I'll tell you up front I could really use help with this so if you've experienced something similar or have some ideas, shoot 'em out.

I can't seem to stop my blood sugar from skyrocketing early in the morning. Yes, I know about the "dawn phenomenon" and growth hormones being released in my body between 5 and 7 AM to get me ready for the day shooting glucose into my blood.

It's all well and good to tell me I've got a sound growth hormone system. But it's not good that I have to jump out of bed by 6:30 AM, weekday and weekend, to blunt the BS rise with rapid-acting insulin.

So, going on the theory that my Lantus isn't giving me a full 24 hours coverage, as is true for many people, I have been experimenting:

1. first I switched from taking my dose in the morning to before bed. Beside the fact that I hate the thought of having to take one more shot before going to sleep, especially those nights when I fall asleep by 10 PM on the couch, it didn't seem to help.

2. it was recommended to me that I split my dose and take one injection in the morning and one in the evening. That put me on such an unpredictable curve of highs and lows and not knowing how and what to prepare for that this idea didn't last long.

3. My last attempt, recommended by an endo who's ear I caught while in Bangor, Maine giving a presentation, told me to take most of my dose in the morning and 1/4 of it after dinner to give an extra flood of Lantus to stand up to those pesky growth hormones. Obviously, 3 units of Lantus didn't consider themselves a flood and once again were overwhelmed by sneaky glucose combat fighters. Or that's how I visualize it.

I'm up to my last experiment. I'm taking one injection of Lantus around lunchtime. If my Lantus really is petering out in 21 or so hours, if I take it around noon or 1 PM, I should think I'd at least get enough efficiacy out of it so I wouldn't have to blunt a rise until perhaps 8 AM. And finally get some sleep.

I don't know yet if this is working. I just started and I'm giving it a week as my endo told me to give most changes. What a pain.

This is the single reason I would switch to a pump, but then with all the furor over pat downs at the airport pumps are looking less convenient than more.

Views: 75

Tags: blood, dawn, help!, high, lantus, phenomenon, sugar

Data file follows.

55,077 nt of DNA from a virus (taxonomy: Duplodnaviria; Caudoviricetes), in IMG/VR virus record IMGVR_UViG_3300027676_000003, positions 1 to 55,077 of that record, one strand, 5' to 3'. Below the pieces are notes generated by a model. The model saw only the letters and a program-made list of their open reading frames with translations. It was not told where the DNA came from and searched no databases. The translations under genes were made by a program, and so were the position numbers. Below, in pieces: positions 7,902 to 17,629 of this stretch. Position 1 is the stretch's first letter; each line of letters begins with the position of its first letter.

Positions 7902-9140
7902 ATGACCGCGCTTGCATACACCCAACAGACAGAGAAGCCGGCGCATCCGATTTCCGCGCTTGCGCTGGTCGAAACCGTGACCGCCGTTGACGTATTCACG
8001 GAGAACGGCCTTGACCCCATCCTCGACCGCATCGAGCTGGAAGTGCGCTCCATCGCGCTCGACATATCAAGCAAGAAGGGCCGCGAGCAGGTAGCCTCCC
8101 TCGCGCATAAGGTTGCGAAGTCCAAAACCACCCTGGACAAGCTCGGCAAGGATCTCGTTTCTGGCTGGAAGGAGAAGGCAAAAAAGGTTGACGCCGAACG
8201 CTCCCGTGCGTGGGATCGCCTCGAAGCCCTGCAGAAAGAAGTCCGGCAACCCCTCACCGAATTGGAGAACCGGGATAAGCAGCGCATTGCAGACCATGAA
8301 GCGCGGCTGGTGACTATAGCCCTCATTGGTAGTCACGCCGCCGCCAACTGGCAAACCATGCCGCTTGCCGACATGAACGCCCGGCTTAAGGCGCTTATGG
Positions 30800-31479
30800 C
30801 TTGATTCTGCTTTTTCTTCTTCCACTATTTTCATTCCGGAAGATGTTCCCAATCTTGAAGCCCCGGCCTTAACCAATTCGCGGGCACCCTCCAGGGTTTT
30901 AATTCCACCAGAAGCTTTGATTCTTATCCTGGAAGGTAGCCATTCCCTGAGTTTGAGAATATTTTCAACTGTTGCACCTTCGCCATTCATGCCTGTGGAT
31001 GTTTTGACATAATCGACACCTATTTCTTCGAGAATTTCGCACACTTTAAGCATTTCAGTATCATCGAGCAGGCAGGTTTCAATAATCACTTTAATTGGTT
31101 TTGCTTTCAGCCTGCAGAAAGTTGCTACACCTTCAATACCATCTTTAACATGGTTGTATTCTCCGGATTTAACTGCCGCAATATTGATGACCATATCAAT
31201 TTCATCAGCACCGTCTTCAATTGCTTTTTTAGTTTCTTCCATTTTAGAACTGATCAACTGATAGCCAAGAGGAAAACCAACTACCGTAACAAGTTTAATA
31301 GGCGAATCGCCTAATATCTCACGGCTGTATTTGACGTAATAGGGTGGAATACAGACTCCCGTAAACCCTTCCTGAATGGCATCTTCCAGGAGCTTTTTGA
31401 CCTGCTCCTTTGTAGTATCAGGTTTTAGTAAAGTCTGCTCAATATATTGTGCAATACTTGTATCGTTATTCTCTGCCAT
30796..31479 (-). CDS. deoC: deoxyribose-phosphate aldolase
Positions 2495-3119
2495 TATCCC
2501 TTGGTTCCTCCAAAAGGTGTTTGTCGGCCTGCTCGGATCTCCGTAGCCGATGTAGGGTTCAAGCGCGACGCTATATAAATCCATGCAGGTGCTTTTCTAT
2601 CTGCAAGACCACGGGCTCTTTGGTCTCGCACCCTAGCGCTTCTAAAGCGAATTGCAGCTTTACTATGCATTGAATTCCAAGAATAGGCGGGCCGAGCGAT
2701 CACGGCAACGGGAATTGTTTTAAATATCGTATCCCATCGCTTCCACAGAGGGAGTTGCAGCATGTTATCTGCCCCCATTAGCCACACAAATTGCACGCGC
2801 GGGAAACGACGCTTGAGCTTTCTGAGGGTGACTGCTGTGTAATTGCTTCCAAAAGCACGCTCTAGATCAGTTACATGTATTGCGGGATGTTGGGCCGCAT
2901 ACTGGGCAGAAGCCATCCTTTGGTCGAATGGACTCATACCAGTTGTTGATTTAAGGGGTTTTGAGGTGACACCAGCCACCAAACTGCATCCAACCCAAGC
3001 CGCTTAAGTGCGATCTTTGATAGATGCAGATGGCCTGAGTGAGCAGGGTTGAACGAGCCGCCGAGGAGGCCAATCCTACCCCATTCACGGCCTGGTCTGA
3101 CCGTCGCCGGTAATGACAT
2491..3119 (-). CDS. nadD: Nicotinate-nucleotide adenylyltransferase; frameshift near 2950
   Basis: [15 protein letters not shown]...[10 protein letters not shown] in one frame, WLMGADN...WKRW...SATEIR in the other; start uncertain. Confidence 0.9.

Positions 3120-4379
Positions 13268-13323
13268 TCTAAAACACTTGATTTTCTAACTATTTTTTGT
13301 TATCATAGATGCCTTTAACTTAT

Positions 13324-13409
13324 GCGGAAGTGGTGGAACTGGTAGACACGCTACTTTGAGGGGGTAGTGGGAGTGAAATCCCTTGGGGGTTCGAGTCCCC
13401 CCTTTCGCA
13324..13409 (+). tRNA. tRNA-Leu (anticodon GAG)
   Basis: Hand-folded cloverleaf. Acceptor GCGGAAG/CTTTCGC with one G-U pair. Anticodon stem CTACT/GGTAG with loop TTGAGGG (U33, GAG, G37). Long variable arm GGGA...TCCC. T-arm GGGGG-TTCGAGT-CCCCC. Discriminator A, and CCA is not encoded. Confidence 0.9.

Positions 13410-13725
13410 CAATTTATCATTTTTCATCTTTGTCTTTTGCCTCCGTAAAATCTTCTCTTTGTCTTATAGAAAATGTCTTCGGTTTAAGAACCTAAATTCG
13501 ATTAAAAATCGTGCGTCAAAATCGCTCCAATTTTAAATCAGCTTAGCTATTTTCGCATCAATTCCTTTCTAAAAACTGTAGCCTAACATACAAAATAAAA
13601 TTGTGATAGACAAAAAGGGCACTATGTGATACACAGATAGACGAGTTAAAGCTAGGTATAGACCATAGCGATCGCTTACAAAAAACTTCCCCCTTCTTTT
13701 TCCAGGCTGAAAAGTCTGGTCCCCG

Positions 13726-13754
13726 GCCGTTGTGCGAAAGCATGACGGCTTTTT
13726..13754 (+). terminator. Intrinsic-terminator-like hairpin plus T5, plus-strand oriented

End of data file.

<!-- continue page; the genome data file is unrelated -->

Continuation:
Comment by Trudy on November 29, 2010 at 11:11am
Have you considered switching to Levemir? You do have to take a split dose with Levemir, but the peaks are really minimal. Once you experiment with and get the right timing for the injections, I'll bet the problem would be solved. As for the pump, you could always revert to MDI for the length of time you are actually on the plane, keeping the pump in your carryon. You still need to have some long lasting insulin on hand at home and on trips, while on the pump, to take care of emergencies--and there always are emergencies.
Comment by Riva Greenberg on November 29, 2010 at 11:26am
Thanks Trudy, I haven't tried Levemir. I don't seem to get peaks with Lantus, it just doesn't cover that overdrive in the very early morning.
Comment by Brian (bsc) on November 29, 2010 at 12:28pm
As I understand it, the liver is responsible for most of the insulin clearance overnight. I have had good luck with darn phenomenon drinking a glass or two of good red wine at night, thus keeping my liver busy overnight (bad red wine also works, but is not as enjoyable).

Another thing is that exercise can cause a significant surge in growth hormone, particularly if you do resistance exercise, so it may be good to avoid exercising at night (this is one of my problems).
Comment by Xanthasun on November 29, 2010 at 1:08pm
The only other thing I could think of was to change the location of where you inject (if you don't already) to a different part of the body since they can have different absorption rates.
Comment by Trudy on November 29, 2010 at 1:57pm